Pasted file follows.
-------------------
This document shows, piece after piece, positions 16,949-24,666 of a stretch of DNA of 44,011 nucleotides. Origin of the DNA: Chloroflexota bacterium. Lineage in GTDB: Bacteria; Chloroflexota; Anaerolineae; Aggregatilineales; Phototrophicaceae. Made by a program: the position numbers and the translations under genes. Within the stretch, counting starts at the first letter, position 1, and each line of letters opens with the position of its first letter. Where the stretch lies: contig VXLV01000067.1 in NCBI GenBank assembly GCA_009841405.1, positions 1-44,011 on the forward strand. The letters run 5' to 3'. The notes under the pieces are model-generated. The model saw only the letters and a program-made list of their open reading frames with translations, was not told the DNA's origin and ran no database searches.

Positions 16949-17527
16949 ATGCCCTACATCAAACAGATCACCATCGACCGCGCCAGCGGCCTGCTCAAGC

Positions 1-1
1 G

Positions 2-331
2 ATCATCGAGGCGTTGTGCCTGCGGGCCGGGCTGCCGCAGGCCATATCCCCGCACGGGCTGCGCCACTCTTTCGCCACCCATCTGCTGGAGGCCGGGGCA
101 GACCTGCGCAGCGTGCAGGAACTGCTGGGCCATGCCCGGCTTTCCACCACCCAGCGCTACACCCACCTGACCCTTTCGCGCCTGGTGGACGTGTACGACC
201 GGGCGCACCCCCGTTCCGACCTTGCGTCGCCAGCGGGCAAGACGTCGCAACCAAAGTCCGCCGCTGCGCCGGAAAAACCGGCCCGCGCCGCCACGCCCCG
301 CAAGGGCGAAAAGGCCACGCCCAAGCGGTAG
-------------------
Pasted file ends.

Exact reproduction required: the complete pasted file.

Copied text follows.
This document shows, piece after piece, positions 16,949-24,666 of a stretch of DNA of 44,011 nucleotides. Origin of the DNA: Chloroflexota bacterium. Lineage in GTDB: Bacteria; Chloroflexota; Anaerolineae; Aggregatilineales; Phototrophicaceae. Made by a program: the position numbers and the translations under genes. Within the stretch, counting starts at the first letter, position 1, and each line of letters opens with the position of its first letter. Where the stretch lies: contig VXLV01000067.1 in NCBI GenBank assembly GCA_009841405.1, positions 1-44,011 on the forward strand. The letters run 5' to 3'. The notes under the pieces are model-generated. The model saw only the letters and a program-made list of their open reading frames with translations, was not told the DNA's origin and ran no database searches.

Positions 16949-17527
16949 ATGCCCTACATCAAACAGATCACCATCGACCGCGCCAGCGGCCTGCTCAAGC

Positions 1-1
1 G

Positions 2-331
2 ATCATCGAGGCGTTGTGCCTGCGGGCCGGGCTGCCGCAGGCCATATCCCCGCACGGGCTGCGCCACTCTTTCGCCACCCATCTGCTGGAGGCCGGGGCA
101 GACCTGCGCAGCGTGCAGGAACTGCTGGGCCATGCCCGGCTTTCCACCACCCAGCGCTACACCCACCTGACCCTTTCGCGCCTGGTGGACGTGTACGACC
201 GGGCGCACCCCCGTTCCGACCTTGCGTCGCCAGCGGGCAAGACGTCGCAACCAAAGTCCGCCGCTGCGCCGGAAAAACCGGCCCGCGCCGCCACGCCCCG
301 CAAGGGCGAAAAGGCCACGCCCAAGCGGTAG